Sing, Cowboy, Sing

American pop singer Dean Reed’s popularity in East Germany cannot be underestimated. He was not called the “Red Elvis” for nothing. He played to packed houses throughout the Eastern Bloc nations, especially in Russia, where he was a huge star. Although he was born in Denver, Colorado, and under contract to Capitol Records, Reed’s big … Continue reading Sing, Cowboy, Sing

Anton the Magician

Of all the surprises that East German films bring to American viewers, the biggest one—excluding the psychedelia of In the Dust of the Stars, which is guaranteed to make anyone’s head explode—is how dark the humor in their comedies can be. Of course, the target for this kind of comedy is nearly always western-style capitalism … Continue reading Anton the Magician

No Cheating, Darling!

In 1975, director/screenwriter Jim Sharman, along with co-author Richard O'Brien, had a huge hit with The Rocky Horror Picture Show. In 1981, they decided to try again with Shock Treatment. It had the same writers, same director, and some of the same cast, but it failed miserably. It was like trying to catch lightning in … Continue reading No Cheating, Darling!

Latest from the Da-Da-R

Identifying the beginning of the East German movie industry is easy. It began in 1946 with The Murderers Are  Among Us. That film—started before DEFA even existed—was the first of a long line of excellent films to come out of the GDR before the whole system came crashing down under the weight of its own … Continue reading Latest from the Da-Da-R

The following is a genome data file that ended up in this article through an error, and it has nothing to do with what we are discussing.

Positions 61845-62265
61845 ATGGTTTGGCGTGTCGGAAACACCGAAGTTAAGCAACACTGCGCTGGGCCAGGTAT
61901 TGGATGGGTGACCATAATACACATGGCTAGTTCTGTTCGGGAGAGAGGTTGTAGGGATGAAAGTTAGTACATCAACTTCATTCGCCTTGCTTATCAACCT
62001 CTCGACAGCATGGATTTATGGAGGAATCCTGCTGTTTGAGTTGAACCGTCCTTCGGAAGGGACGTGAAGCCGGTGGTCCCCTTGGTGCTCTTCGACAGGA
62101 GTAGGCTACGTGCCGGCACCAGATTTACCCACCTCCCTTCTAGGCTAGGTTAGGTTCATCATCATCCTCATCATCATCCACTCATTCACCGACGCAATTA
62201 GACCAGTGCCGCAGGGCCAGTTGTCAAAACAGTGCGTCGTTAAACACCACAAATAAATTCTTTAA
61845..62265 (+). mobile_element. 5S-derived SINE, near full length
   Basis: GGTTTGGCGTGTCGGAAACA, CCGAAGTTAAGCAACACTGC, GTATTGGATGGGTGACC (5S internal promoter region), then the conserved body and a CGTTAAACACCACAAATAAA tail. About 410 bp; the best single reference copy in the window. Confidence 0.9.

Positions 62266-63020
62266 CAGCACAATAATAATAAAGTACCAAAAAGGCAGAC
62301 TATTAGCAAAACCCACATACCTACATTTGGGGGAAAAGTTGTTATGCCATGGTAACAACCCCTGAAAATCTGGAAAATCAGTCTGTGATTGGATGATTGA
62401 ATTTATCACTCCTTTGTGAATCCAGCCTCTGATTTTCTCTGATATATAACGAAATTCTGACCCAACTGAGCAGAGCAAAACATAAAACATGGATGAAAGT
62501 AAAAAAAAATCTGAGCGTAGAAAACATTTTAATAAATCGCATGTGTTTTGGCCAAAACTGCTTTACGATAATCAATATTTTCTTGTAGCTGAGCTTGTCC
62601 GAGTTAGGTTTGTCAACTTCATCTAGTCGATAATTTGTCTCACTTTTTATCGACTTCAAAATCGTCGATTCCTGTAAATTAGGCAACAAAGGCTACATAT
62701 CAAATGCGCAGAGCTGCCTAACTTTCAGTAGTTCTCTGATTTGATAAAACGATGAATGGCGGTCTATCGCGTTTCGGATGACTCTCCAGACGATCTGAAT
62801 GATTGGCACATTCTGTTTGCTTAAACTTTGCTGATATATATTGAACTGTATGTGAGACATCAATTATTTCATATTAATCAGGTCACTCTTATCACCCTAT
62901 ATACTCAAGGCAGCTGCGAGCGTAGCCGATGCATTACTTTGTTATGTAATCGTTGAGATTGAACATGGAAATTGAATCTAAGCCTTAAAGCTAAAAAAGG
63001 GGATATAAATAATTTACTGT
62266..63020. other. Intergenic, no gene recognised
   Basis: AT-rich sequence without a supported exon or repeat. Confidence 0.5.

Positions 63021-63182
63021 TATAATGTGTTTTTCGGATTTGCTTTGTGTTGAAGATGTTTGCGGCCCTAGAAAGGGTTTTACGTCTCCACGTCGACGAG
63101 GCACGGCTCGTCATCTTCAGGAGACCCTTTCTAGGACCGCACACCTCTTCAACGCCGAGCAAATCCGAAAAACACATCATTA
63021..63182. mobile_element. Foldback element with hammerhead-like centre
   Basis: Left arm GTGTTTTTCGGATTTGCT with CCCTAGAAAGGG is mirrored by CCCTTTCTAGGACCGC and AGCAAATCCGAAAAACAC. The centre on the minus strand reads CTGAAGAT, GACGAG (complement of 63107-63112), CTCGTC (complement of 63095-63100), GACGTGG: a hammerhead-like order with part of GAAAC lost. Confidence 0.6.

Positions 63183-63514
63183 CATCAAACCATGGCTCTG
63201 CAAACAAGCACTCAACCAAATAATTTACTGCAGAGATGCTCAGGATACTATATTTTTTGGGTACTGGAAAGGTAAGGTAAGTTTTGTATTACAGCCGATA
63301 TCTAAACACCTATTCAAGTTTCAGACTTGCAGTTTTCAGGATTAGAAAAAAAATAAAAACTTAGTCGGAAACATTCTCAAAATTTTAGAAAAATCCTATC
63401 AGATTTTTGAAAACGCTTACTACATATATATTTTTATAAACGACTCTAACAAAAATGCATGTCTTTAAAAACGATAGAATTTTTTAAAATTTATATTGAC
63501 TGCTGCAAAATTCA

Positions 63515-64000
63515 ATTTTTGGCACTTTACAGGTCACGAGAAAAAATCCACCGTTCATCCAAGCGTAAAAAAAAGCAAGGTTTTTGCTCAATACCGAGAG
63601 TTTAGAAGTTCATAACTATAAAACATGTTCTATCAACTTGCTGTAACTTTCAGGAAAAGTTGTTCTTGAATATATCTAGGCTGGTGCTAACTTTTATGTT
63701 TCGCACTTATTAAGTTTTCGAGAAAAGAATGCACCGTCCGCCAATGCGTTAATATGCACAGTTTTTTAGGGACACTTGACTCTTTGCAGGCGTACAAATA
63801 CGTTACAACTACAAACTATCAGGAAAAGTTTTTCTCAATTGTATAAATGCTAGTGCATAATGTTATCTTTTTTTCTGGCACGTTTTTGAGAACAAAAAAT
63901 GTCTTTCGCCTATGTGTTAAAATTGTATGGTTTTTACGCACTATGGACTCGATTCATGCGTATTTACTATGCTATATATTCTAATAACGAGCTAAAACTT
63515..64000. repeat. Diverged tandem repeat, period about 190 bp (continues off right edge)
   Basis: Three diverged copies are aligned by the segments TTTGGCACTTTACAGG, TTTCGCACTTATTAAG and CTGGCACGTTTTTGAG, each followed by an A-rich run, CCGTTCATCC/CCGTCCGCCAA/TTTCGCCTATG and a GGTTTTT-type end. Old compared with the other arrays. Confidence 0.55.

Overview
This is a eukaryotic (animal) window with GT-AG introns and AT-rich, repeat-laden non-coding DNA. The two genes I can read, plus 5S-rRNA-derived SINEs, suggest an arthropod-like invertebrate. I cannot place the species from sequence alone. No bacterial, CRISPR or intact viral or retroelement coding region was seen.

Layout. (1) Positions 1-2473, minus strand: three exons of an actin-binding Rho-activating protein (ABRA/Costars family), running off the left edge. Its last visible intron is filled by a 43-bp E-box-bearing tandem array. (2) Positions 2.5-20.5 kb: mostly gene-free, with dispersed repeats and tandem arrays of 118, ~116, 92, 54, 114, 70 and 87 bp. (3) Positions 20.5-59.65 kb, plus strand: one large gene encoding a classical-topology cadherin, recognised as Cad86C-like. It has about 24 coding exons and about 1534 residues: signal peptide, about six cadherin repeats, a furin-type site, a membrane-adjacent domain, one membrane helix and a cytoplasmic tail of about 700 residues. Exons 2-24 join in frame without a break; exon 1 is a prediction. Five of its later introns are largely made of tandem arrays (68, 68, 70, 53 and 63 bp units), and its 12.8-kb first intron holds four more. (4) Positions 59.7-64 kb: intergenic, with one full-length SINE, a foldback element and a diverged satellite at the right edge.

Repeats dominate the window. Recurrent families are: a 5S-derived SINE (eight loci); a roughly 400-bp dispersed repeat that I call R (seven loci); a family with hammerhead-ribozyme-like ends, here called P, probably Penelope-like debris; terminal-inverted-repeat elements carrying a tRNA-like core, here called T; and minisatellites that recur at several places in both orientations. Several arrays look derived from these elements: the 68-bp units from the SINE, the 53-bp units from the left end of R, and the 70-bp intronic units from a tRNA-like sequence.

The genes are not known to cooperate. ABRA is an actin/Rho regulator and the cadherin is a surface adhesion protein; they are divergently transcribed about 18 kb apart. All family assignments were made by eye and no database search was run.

Like Father, Like Son

Since the early days of cinema, there have been sequels. Thomas Dixon Jr.—the man who wrote the book upon which The Birth of a Nation was based—attempted one when he directed his own script of The Fall of a Nation (it bombed). Universal Pictures made an industry out of sequels during the thirties and forties … Continue reading Like Father, Like Son

A Lively Christmas Eve

There is something in human nature that requires a Winter Solstice celebration. It doesn’t matter if you are a Christian, an atheist, a pagan, or a Jew, when the days reach their shortest, we need a festival of light. This is especially true in the northern climes, where the days get dark and frigid. The … Continue reading A Lively Christmas Eve

Hands Up or I’ll Shoot!

If you want to see a perfect example of the utter lunacy of the 11th Plenum, look no further than Hands Up, or I’ll Shoot! (Hände hoch oder ich schieße). This film is about as innocuous a movie as one could hope for, yet, the SED felt the need to ban it alongside nearly every … Continue reading Hands Up or I’ll Shoot!

On the Sunny Side

On the Sunny Side (Auf der Sonnenseite) is an entertaining little film about a man named Martin Hoff, who goes from working in a steel foundry to taking drama classes, only to be kicked out because of his behavior. It stars Manfred Krug, who, like Hoff, was working as a steelworker when he started taking … Continue reading On the Sunny Side

My Wife Wants To Sing

Excessive seriousness has never been a problem for Hollywood. Designed for the sole purpose of making money, Hollywood films only give us something to think about when it looks like that approach will improve the bottom line. In stark contrast, DEFA was all about making thoughtful serious films. An approach that led to some criticism, … Continue reading My Wife Wants To Sing

Chemistry and Love

The Silent Star is sometimes cited as the first East German science fiction film, but that is not entirely correct. Before the state was officially founded, when it was still known as the Soviet Sector, DEFA put out its first science fiction film—Chemistry and Love (Chemie und Liebe). It’s a breezy comedy that takes place … Continue reading Chemistry and Love